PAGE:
• In the US, the opposition period is 30 days by law. If no one opposes your application within these 30 days, your mark will be processed for final registration.
    • If someone opposes your application, a proceeding will be held before the Trademark Trial and Appeal Board (“TTAB”).
  • Now, your mark is registered!

    Enjoy using your trademark and protect your brand with the full strength of the law.

6. Length of Protection for a Registered Mark

As long as the owner uses the mark in commerce, the protection persists. Nevertheless, maintenance and renewal are required to keep your registration “alive.”

Between the 5th and the 6th year after the registration, you will need to file a maintenance document called an Affidavit of Use, which declares that you are still using the mark in the US. Between the 9th and 10th year after the registration, you need to file for a renewal.

7. Handling Infringement

An US trademark owner usually has three ways to handle a trademark infringement:

  1. Attempting to resolve the matter privately, such as:
    • Issuing a cease-and-desist letter to demand the infringer to stop the bad behaviors and potentially compensate for your loss;
    • If possible, asking for help from the e-commerce platform where the infringer sells its products (Amazon, for example, has an online Report Infringement form);
  2. Asking the USPTO to stop the infringement, which is done through either an opposition to new infringing trademark application before it is registered, or a petition to cancel an already-registered mark;
  3. Suing the infringer in federal or state court, which has authority not only to stop the bad behaviors, but also to award any monetary damages.

An owner should know that the US trademark law has a very expansive definition of infringement, which means that your trademark is well-protected against a variety of bad deeds, not only just counterfeits.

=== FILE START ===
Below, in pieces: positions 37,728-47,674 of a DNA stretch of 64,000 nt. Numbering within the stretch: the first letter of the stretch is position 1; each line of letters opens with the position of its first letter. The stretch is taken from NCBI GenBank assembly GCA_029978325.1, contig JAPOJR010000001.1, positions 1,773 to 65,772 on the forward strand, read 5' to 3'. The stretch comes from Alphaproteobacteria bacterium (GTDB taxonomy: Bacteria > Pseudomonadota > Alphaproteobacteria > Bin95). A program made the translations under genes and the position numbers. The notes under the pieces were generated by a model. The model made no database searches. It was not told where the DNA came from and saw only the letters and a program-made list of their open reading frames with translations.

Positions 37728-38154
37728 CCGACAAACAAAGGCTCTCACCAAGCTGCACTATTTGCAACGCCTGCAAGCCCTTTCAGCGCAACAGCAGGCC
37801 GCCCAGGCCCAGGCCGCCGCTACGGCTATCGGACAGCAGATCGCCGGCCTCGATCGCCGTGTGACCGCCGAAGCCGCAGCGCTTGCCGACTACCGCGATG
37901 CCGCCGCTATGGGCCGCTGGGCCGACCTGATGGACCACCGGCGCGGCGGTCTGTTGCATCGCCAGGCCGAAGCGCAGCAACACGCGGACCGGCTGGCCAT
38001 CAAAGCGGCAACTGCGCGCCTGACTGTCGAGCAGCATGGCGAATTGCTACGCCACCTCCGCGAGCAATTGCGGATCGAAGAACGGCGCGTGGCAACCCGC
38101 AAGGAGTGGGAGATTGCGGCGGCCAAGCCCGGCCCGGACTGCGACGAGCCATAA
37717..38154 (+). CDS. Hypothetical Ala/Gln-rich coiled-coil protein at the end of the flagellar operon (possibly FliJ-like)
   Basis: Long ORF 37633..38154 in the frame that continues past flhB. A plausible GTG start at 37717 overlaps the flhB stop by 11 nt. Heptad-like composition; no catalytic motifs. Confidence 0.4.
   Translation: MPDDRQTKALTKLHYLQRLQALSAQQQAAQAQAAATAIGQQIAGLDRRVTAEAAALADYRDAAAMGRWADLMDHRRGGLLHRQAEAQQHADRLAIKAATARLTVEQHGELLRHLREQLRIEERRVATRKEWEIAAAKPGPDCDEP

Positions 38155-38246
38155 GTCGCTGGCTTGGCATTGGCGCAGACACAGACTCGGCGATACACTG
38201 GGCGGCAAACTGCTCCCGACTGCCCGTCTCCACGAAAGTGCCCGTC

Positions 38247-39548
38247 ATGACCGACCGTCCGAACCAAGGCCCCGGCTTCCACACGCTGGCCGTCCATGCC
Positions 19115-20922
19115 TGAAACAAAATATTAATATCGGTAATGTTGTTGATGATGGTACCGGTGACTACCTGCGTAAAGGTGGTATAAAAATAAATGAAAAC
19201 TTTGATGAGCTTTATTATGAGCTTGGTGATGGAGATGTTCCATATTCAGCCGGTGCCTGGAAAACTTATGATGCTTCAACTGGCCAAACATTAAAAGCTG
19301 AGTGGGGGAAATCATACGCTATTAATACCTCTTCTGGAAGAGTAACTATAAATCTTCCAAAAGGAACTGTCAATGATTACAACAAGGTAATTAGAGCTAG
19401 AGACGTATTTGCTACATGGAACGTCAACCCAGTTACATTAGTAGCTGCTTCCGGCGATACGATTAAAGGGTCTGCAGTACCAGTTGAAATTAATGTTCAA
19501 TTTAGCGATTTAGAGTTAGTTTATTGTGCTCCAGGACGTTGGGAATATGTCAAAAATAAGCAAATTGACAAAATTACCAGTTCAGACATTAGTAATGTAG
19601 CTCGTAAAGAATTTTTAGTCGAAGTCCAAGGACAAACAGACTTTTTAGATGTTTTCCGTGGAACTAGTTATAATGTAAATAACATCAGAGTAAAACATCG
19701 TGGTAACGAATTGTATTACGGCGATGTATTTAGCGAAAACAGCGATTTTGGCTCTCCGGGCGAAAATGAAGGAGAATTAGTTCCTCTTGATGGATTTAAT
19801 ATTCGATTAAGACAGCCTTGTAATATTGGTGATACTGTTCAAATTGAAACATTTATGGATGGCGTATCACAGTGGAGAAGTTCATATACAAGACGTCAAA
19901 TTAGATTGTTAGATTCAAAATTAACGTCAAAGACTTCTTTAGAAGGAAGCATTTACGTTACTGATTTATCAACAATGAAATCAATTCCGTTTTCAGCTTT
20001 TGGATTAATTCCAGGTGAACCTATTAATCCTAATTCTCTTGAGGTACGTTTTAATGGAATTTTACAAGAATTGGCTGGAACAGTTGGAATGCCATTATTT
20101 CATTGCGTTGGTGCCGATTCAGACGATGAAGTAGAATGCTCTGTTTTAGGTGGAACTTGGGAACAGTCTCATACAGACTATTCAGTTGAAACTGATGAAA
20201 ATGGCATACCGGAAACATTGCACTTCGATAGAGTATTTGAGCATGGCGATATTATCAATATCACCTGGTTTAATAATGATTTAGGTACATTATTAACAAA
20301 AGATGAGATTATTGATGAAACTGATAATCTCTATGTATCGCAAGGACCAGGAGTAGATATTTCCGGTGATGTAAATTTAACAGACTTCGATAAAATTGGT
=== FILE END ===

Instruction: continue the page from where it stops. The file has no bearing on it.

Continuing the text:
8. Handling Claims of Infringement: Time is of the Essence!

There are several ways that an opponent may challenge your trademark, and each requires you to respond diligently and pay close attention to deadlines.

For example, an opponent may oppose your trademark application during the Opposition Period, and you will have to answer it within a short period of time or your application will be considered as abandoned. Similarly, an opponent may ask USPTO to cancel your registered mark, and you will have to respond before the deadline to avoid abandonment of the registration.

Sometimes, an opponent may directly sue you for infringement in court. Once served with a complaint, you will have to respond or face the consequences of a default judgment against you. Consult us immediately if you receive any notice of infringement. 

About Our Trademark Services

The attorneys at Law Offices of Xingye Yan, Esq., LLC are licensed attorneys in the United States. We can help you navigate through the complex system of trademark registration and protection, and we frequently serve brands with cross-cultural and e-commerce marketing needs. If you need an attorney to help register a U.S. trademark or protect your brand in the U.S., ask us for our flat fee service packages or customized services.

Protect Your Mark.